How do these themes connect with Americans, who mostly live in either suburban or urban environments?
Harris: That’s one distinction between a Christian take on creation and a secular romanticism about wilderness. Think about Psalm 104. In that psalm, which echoes Genesis, you don’t just have “the sea and everything in it”; you have ships on it, working. You don’t just have the land; you have people, working. There is a radical environmentalism that wishes people were not on the planet. That’s not the biblical view at all. A Rocha in the United Kingdom actually works in the most polluted, urban borough of the country, because creation isn’t absent just because people are there. The challenge is how to restore a right way of life, rather than escaping to some wilderness paradise. Fifty percent of the planet now lives in cities. That is where we live out our relationship with creation.
As Christian conservationists, do you see urbanization as a good thing, a bad thing, or something neutral?
Harris: My biblical theology means I cannot see it as a bad thing. The ultimate biblical vision is the heavenly city. Our challenge is the redemption of the urban, not the consecration of wilderness.
Peterson: I agree, and I don’t think we realize how much of our view of wilderness comes to us through the Romantic movement. Romantic literature was written at the height of the industrial city, with its exploitation, poverty, and child labor. In reaction to all that, they gave us the concept of nature as romantic. But it’s not romantic.
Harris: It may not even be natural. Sir Ghillean Prance, who has studied the Amazon rainforest for decades, believes that the very diversity of the rainforest is a result of gardening. The human beings who lived there selectively used it and tended it, and that is the best way to account for its extraordinary botanical diversity.
Even biologically, the idea of a pristine, teeming world without human beings probably isn’t accurate. Britain is certainly a case in point. The original British form of vegetation was a pretty monocultural oak forest. It was only as farming came and we had a diversity of habitats that we had the biodiversity that we cherish on the British Isles today.
So we should understand the human presence on the planet in God’s purposes as a blessing.
For years, academics, the media, and big-city developers have been suggesting that suburbs were dying and that people were flocking back to the cities that they had fled in the 1970s. The Obama administration has taken this as gospel. “We’ve reached the limits of suburban development,” Housing and Urban Development secretary Shaun Donovan opined in 2010. “People are beginning to vote with their feet and come back to the central cities.” Yet of the 51 metropolitan areas that have more than 1 million residents, only three—Boston, Providence, and Oklahoma City—saw their core cities grow faster than their suburbs. (And both Boston and Providence grew slowly; their suburbs just grew more slowly. Oklahoma City, meanwhile, built suburban residences on the plentiful undeveloped land within city limits.)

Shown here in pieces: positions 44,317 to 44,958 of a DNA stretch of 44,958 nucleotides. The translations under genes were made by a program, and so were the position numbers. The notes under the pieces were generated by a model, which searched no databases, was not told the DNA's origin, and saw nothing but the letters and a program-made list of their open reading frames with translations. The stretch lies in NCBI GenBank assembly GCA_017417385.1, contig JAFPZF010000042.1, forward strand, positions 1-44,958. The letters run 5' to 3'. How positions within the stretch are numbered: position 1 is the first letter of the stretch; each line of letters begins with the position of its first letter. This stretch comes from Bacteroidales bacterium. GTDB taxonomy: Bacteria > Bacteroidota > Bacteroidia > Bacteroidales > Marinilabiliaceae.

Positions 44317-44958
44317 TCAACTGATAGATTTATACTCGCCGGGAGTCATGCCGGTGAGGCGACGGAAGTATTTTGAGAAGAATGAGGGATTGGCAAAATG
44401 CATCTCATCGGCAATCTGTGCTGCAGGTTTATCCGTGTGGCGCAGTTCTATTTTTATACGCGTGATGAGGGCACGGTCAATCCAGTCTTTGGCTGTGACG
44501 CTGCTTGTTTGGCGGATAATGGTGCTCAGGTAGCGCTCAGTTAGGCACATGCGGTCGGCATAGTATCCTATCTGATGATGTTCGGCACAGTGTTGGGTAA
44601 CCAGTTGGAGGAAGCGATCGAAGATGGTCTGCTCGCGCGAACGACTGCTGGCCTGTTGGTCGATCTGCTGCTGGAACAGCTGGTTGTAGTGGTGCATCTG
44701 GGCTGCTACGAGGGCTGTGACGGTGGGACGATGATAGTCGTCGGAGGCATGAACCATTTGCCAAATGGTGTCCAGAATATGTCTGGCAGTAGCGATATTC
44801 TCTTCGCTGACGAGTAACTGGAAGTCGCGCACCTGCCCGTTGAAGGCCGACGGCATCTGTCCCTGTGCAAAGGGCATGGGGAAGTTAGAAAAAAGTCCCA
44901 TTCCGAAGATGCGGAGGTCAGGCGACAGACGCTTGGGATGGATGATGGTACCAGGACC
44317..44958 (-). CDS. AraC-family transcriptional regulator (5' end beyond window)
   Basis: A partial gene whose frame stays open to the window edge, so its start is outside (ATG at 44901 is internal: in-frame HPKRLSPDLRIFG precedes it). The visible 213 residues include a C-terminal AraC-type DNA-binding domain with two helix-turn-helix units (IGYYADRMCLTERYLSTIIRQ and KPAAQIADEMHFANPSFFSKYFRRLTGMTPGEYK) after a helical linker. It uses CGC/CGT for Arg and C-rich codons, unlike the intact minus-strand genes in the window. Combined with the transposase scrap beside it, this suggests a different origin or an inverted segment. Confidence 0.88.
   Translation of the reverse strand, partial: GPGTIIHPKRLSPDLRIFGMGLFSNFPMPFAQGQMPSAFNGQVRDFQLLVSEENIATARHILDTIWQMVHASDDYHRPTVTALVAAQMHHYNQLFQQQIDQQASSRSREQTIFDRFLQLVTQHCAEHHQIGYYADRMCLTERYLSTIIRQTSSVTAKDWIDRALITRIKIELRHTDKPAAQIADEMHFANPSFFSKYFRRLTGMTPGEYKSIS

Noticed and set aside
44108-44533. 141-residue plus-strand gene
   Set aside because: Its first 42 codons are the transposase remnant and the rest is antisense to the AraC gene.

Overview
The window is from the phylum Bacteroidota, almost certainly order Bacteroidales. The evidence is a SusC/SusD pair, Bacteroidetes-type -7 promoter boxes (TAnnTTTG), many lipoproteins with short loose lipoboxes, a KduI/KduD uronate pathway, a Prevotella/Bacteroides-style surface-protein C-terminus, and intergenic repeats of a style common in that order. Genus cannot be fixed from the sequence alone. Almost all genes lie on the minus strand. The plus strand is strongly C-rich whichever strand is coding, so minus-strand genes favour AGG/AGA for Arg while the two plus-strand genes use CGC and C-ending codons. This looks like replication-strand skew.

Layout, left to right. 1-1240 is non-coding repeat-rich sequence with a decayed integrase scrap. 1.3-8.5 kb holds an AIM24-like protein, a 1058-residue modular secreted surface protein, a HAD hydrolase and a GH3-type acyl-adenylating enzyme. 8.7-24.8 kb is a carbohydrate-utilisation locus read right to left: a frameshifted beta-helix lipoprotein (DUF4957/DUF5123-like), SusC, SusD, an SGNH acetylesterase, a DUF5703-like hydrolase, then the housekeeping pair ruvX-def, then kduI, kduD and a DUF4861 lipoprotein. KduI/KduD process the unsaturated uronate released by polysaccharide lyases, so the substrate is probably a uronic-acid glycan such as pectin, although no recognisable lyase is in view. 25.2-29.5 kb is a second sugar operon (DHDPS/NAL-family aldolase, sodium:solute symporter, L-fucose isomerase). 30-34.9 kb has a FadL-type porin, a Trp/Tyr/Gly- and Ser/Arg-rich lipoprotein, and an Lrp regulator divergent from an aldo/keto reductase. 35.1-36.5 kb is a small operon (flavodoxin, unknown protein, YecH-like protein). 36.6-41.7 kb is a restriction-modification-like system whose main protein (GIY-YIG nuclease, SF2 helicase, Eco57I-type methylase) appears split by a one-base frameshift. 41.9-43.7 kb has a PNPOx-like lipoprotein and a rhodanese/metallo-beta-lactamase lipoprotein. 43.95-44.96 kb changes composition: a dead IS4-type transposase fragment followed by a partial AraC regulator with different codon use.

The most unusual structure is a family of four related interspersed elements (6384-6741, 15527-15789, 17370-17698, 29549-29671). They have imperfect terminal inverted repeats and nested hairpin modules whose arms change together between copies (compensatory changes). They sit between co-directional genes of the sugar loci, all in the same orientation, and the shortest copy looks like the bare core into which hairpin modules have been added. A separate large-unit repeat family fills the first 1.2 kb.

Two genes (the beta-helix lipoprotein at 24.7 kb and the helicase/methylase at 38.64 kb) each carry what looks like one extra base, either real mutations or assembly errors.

All this suburbanization means that the best unit for comparison may be, not the core city, but the metropolitan area; and the census shows clearly which metropolitan areas are growing and which are not. The top ten population gainers—growing by 20 percent, twice the national average or more—are the metropolitan areas surrounding Las Vegas, Raleigh, Austin, Charlotte, Riverside–San Bernardino, Orlando, Phoenix, Houston, San Antonio, and Atlanta. These areas are largely suburban. None developed the large, dense core cities that dominated America before the post–World War II suburban boom began. By contrast, many of the metropolitan areas that grew at rates half the national average or less—San Francisco, Los Angeles, Philadelphia, Boston, New York—have core areas that are the old, dense variety. Planners and pundits may like density, but people, for the most part, continue to prefer more space.
What makes [Vancouver] unusual—indeed, at this point unique in all of North America—is that roughly 20 percent of its residents live within a couple of square miles of each other in the city’s center. Downtown Vancouver is a forest of slender, green, condo skyscrapers, many of them with three-story townhouse units forming a kind of podium at the base. Each morning, there are nearly as many people commuting out of the center to jobs in the suburbs as there are commuting in. Two public elementary schools have opened in downtown Vancouver in the past few years. A large proportion of the city’s 600,000 residents, especially those with money, want to live downtown.
No American city looks like Vancouver at the moment. But quite a few are moving in this direction. Demographic inversions of one sort or another are occurring in urban pockets scattered all across America, many of them in seemingly unlikely places. Charlotte, North Carolina, is in the midst of a downtown building boom dominated by new mixed-use high-rise buildings, with office space on the bottom and condos or rental units above. Even at a moment of economic weakness, the condos are still selling briskly.
We are not witnessing the abandonment of the suburbs or a movement of millions of people back to the city all at once. But we are living at a moment in which the massive outward migration of the affluent that characterized the second half of the twentieth century is coming to an end. For several decades now, cities in the United States have wished for a “24/7” downtown, a place where people live as well as work, and keep the streets busy, interesting, and safe at all times of day. This is what urbanist Jane Jacobs preached in the 1960s, and it has long since become the accepted goal of urban planners. Only when significant numbers of people lived downtown, planners believed, could central cities regain their historic role as magnets for culture and as a source of identity and pride for the metropolitan areas they served. Now that’s starting to happen, fueled by the changing mores of the young and by gasoline prices fast approaching $5-per-gallon. In many of its urbanized regions, an America that seemed destined for everincreasing individualization and sprawl is experimenting with new versions of community and sociability.